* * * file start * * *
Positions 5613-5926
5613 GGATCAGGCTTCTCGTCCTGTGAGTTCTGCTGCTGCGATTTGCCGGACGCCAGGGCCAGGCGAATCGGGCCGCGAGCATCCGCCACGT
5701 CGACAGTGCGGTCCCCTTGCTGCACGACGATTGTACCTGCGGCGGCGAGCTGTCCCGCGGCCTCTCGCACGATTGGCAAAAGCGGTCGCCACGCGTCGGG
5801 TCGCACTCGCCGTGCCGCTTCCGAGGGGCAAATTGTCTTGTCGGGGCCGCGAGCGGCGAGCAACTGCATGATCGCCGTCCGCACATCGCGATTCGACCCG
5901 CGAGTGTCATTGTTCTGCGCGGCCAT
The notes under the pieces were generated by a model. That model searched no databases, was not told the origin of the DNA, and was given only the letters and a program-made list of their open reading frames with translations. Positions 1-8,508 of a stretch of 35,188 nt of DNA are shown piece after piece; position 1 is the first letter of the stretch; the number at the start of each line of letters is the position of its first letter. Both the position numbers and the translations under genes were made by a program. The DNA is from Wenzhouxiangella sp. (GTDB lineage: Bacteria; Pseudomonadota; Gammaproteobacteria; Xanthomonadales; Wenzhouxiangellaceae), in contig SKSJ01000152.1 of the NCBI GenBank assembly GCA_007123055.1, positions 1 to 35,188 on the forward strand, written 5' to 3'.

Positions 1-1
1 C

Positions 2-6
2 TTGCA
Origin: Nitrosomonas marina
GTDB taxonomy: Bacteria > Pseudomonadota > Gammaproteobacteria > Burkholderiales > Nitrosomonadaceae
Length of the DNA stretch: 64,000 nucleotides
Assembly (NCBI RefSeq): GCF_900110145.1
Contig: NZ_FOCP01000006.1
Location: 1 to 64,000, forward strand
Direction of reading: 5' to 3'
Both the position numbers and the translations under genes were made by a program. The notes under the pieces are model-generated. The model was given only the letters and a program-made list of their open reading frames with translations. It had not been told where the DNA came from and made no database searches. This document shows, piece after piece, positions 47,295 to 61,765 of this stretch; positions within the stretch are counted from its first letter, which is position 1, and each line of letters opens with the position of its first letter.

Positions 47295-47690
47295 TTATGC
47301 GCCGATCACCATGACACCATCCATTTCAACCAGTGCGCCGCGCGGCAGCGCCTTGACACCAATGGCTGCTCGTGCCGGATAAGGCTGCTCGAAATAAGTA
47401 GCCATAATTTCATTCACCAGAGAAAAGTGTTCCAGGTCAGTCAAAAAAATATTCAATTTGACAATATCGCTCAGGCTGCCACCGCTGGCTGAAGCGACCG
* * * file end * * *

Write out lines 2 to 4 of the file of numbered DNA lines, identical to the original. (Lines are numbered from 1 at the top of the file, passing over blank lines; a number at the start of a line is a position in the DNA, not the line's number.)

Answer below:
5613 GGATCAGGCTTCTCGTCCTGTGAGTTCTGCTGCTGCGATTTGCCGGACGCCAGGGCCAGGCGAATCGGGCCGCGAGCATCCGCCACGT
5701 CGACAGTGCGGTCCCCTTGCTGCACGACGATTGTACCTGCGGCGGCGAGCTGTCCCGCGGCCTCTCGCACGATTGGCAAAAGCGGTCGCCACGCGTCGGG
5801 TCGCACTCGCCGTGCCGCTTCCGAGGGGCAAATTGTCTTGTCGGGGCCGCGAGCGGCGAGCAACTGCATGATCGCCGTCCGCACATCGCGATTCGACCCG